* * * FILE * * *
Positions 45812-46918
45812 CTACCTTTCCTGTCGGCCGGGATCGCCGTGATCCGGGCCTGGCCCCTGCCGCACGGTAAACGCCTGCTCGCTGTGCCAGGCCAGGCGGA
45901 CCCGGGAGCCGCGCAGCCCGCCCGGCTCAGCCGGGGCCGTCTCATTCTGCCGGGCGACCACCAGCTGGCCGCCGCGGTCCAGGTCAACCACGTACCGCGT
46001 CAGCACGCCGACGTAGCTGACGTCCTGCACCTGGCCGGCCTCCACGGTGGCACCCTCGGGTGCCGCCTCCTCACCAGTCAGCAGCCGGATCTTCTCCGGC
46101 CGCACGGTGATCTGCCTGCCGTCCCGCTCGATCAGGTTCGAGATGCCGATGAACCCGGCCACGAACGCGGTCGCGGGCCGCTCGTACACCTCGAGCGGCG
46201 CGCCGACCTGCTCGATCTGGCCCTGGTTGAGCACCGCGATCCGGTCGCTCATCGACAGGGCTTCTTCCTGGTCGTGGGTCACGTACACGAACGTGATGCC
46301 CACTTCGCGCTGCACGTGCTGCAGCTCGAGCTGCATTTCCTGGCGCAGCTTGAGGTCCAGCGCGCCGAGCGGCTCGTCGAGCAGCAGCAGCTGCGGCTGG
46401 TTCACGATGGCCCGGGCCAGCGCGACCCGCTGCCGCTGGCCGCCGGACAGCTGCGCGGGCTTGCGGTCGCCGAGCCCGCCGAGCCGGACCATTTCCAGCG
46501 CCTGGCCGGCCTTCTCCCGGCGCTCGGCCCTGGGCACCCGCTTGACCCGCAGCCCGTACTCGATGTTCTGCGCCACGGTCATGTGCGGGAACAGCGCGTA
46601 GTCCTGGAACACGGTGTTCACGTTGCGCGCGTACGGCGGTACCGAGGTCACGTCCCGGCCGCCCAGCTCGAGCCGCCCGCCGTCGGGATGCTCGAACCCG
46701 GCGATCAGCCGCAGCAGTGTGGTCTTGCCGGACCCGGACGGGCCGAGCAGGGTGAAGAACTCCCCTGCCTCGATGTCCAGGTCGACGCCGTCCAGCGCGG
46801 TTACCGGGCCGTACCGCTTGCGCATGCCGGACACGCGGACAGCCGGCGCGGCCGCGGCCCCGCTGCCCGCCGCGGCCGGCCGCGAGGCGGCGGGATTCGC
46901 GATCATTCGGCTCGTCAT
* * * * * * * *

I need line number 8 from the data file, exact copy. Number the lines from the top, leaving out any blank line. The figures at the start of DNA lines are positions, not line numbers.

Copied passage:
46401 TTCACGATGGCCCGGGCCAGCGCGACCCGCTGCCGCTGGCCGCCGGACAGCTGCGCGGGCTTGCGGTCGCCGAGCCCGCCGAGCCGGACCATTTCCAGCG